4.7. Typing Shortcuts
If you've been following along this tutorial at the terminal, you may be tired of typing the same things over and over again. It can be particularly annoying when you make a mistake and have to start over again. Here is where the shell really makes life easier. It doesn't make Unix as simple as a point-and-click interface, but it can help you work really fast in a command environment.
This section discusses command-line editing. The tips here work if your shell is bash, ksh, tcsh, or zsh. Command-line editing treats the last fifty or so lines you typed as a buffer in an editor. You can move around these lines and change them the way you'd edit a document. Every time you press the Return key, the shell executes the current line.
4.7.1. Word Completion
First, let's try something simple that can save you a lot of time. Type the following, without pressing the Return key:
$ cd /usr/inc
Now press the Tab key. The shell will add lude to complete the name of the directory /usr/include. Now you can press the Return key, and the command will execute.
The criteria for specifying a filename is "minimal completion." Type just enough characters to distinguish a name from all the others in that directory. The shell can find the name and complete it--up to and including a slash, if the name is a directory.
You can use completion on commands too. For instance, if you type:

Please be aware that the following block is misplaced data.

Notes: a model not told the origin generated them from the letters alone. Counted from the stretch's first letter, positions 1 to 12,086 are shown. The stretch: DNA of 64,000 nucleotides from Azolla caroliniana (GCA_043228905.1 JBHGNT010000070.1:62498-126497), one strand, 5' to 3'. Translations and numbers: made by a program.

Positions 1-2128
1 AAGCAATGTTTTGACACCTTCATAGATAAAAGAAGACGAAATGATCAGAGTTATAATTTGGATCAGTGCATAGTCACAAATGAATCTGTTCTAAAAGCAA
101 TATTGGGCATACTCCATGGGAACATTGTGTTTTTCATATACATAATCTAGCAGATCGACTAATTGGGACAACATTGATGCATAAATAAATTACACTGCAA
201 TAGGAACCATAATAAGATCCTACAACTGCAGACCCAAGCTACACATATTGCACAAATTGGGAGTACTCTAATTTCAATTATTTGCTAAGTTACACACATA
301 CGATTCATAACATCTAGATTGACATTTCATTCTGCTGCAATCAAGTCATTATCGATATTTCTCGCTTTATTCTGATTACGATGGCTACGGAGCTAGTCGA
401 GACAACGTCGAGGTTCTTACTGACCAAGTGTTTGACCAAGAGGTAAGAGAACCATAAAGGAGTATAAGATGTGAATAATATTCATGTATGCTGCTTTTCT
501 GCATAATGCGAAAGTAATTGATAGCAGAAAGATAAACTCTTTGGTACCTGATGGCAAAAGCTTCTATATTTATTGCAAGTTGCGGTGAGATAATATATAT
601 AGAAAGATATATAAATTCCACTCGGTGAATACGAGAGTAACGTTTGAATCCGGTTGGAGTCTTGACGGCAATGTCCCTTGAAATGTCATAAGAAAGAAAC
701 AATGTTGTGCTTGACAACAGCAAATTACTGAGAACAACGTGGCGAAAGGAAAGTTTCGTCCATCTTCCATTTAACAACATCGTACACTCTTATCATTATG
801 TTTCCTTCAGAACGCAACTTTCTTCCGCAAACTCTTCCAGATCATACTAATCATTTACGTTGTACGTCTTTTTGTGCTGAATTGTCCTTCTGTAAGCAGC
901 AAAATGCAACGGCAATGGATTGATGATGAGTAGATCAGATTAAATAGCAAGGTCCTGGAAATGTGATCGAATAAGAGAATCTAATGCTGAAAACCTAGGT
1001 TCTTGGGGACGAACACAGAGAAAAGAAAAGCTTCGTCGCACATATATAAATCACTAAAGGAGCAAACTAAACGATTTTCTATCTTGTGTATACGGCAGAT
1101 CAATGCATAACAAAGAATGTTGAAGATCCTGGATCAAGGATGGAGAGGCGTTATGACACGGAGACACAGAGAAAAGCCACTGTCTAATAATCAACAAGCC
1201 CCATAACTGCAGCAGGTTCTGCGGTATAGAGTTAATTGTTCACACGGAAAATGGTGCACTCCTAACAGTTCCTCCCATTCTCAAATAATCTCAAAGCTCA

and press the Tab key, the shell will add the cs to make emacs (unless some other command in your path begins with ema).
What if there are multiple files that match what you've typed? If they all start with the same characters, the shell completes the word up to the point where names differ. Beyond that, most shells do nothing. bash has a neat enhancement: if you press the Tab key twice, it displays all the possible completions. For instance, if you enter:
$ cd /usr/l
and press the Tab key twice, bash prints something like:
4.7.2. Moving Around Among Commands
Press the up arrow, and the command you typed previously appears. The up arrow takes you back through the command history, while the down arrow takes you forward. If you want to change a character on the current line, use the left or right arrow keys.
As an example, suppose you tried to execute:
$ mroe .bashrc bash: mroe: command not found
Of course, you typed mroe instead of more. To correct the command, call it back by pressing the up arrow. Then press the left arrow until the cursor lies over the o in mroe. You could use the Backspace key to remove the o and r and retype them correctly. But here's an even neater shortcut: just press Ctrl-T. It will reverse o and r, and you can then press the Return key to execute the command.
Many other key combinations exist for command-line editing. But the basics shown here will help you quite a bit. If you learn the Emacs editor, you will find that most keys work the same way in the shell. And if you're a vi fan, you can set up your shell so that it uses vi key bindings instead of Emacs bindings. To do this in bash, ksh, or zsh, enter the command:
$ export VISUAL=vi
In tcsh enter:
$ setenv VISUAL vi
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